Bissell Buzz 2016/4
With the blistering heat we have been experiencing during the past few days, I once again have gained even more respect for the pioneers that came to settle here. They did not have the luxury of our air-conditioned homes, offices or transport. It makes me wonder how did they really cope in such hot weather? They worked their land in the scorching sun. Their homes were small and many activities were moved outside. Excluding Heritage Hall with its modern heat and cooling system, the coolest place at Fort Bissell is the sod house. With no air-conditioning at all, it is so welcoming to walk in there on a hot day. The two feet wide walls were wonderful insulation. However, in a true sod house the stove would be adding extra heat to the inside of the house, which is not the case with our exhibit. Our wooden buildings that have trees next to them, also are much cooler than the buildings that are fully exposed to summer sun. Kansas weather can truly be challenging – it was then and it still is today, yet way easier to handle with our modern amenities.
This week we were blessed with the gift of a full size buffalo hide. The Beckmann’s, previous owners of the locker at Kensington, donated this to us before embarking on the next chapter of their lives. A huge thank you once again to them for this wonderful gift. We will be displaying this in the Fred Albright log cabin, as he was “our” buffalo hunter. Fred Albright supplied to Buffalo Bill Cody, who in turn had a contract to supply the Union Pacific Railroad with meat. Fred was well known as buffalo hunter, Indian fighter, homesteader and a family man and a friend to all who knew him.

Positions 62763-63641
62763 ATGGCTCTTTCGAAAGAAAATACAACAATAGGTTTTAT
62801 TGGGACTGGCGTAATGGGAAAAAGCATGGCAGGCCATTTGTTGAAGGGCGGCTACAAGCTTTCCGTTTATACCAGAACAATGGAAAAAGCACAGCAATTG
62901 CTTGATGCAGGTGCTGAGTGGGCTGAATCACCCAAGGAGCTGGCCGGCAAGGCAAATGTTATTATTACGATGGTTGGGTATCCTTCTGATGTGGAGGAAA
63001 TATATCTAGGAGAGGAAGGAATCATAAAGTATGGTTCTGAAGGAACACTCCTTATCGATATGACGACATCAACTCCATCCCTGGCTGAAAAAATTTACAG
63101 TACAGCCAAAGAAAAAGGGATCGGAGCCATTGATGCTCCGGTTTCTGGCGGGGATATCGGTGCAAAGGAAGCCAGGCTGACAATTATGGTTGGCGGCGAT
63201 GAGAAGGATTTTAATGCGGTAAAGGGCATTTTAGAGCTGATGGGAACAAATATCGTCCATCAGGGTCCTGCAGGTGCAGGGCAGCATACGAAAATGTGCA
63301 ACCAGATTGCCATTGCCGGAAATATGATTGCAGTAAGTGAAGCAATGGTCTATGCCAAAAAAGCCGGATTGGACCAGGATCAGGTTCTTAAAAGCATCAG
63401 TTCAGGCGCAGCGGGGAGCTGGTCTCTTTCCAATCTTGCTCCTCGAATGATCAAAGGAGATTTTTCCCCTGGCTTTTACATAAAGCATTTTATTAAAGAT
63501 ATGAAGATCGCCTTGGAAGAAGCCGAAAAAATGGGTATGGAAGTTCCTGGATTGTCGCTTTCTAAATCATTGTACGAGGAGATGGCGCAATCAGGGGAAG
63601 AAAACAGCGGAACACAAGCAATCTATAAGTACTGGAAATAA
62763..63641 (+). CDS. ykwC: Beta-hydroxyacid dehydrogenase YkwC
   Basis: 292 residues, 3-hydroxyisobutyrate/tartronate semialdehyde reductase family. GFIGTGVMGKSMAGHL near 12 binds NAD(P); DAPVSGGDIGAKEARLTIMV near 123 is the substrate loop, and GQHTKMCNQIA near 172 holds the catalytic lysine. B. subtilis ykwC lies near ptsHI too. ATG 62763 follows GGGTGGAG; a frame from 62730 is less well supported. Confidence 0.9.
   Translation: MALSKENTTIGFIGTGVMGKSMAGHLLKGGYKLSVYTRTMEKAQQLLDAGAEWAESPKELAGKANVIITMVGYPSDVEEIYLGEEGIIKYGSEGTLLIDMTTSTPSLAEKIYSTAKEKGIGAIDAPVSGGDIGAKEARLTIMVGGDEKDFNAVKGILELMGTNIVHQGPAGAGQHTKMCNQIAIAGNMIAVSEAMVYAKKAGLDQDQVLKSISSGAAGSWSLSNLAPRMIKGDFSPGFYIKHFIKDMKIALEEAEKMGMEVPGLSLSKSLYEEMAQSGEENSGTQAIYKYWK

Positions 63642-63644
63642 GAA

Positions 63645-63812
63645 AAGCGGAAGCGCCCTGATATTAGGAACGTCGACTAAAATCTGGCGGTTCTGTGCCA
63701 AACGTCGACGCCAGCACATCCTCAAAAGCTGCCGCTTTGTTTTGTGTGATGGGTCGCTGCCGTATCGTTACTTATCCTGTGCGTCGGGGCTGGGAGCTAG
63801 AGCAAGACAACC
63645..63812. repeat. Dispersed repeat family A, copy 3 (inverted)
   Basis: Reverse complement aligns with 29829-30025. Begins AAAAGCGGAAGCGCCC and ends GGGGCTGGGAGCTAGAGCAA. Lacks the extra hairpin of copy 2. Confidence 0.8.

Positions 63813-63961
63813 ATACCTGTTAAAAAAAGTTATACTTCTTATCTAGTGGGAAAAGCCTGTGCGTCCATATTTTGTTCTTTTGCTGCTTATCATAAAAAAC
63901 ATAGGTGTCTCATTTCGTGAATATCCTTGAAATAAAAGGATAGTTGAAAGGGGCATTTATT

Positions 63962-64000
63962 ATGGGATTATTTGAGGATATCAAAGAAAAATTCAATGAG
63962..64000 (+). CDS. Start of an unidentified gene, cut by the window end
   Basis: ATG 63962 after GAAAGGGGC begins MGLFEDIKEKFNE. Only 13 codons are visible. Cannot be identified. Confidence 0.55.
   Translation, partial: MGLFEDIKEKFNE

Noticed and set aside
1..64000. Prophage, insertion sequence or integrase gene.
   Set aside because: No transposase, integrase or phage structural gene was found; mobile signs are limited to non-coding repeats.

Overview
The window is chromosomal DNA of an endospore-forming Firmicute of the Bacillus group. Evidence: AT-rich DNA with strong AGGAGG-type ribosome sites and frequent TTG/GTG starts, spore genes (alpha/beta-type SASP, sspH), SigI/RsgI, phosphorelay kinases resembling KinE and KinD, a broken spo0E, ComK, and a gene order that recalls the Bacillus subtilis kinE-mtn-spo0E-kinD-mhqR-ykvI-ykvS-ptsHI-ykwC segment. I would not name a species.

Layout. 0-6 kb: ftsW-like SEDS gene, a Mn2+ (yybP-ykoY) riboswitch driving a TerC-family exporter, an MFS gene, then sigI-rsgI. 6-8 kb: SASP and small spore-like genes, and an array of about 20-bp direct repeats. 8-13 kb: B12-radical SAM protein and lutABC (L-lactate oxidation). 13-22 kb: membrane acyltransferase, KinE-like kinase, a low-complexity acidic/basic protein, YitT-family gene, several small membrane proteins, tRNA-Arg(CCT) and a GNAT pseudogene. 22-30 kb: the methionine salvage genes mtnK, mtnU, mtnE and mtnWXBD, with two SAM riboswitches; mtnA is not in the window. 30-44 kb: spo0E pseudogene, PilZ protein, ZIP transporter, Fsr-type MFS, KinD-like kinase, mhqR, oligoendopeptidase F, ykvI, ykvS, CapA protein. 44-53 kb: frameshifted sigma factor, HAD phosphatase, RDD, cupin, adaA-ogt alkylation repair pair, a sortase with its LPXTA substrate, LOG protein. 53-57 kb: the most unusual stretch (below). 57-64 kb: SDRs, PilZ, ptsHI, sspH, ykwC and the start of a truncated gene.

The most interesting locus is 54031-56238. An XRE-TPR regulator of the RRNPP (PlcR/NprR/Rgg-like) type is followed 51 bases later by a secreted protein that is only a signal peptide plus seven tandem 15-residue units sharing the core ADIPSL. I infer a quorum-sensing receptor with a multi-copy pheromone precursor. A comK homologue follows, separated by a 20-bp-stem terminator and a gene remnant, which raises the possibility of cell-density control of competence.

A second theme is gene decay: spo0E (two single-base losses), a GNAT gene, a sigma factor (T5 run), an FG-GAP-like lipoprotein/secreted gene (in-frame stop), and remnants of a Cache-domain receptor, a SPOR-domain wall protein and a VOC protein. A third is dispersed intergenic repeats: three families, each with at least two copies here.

Fred C. Albright was born June 4, 1849 at Watertown Wisconsin. At the age of 23 he decided to take Horace Greely’s advice and “Go West young man”. Early in September 1872 Fred and his father Urban Albright started on their westward trip with a team and covered wagon. Many times they were tempted to stop and locate, but they were lured on by the tales of buffalo herds roaming the Prairie. They finally settled on the banks of the Cactus Creek 3½ miles northwest of Logan. Here he lived until his death at the age of 104. He suffered all the hardships of the early Kansas pioneers – going through Indian scares, droughts, blizzards, Prairie fires and grass hopper years. Slowly he forged ahead by sheer hard work and good judgment. He built up his farming and livestock interests and became one of the leading farmers of Phillips County. He took an active interest in all civic affairs and played an important part in the settlement, growth and development of this county. Fred saw the “Buffalo Country” pass into history as well as the Indians, as the Great Plains moved forward. He was a true pioneer of the West.
We were planning to have started the Fun Friday activities already, but decided against it whilst we are experiencing the extreme heat. Hopefully we should have something planned for after Independence Day if the weather is more favorable.
Our hours are Tuesday to Friday 9am – 4pm and Saturday 9am – 2pm. Closed Sundays, Mondays. Regular updates and photos are posted on our Facebook page.
We can be contacted on (785) 543-6212 or on email at email@example.com
Remember entrance is FREE. See ya at the Fort – hopefully soon!!
Ruby Wiehman – Curator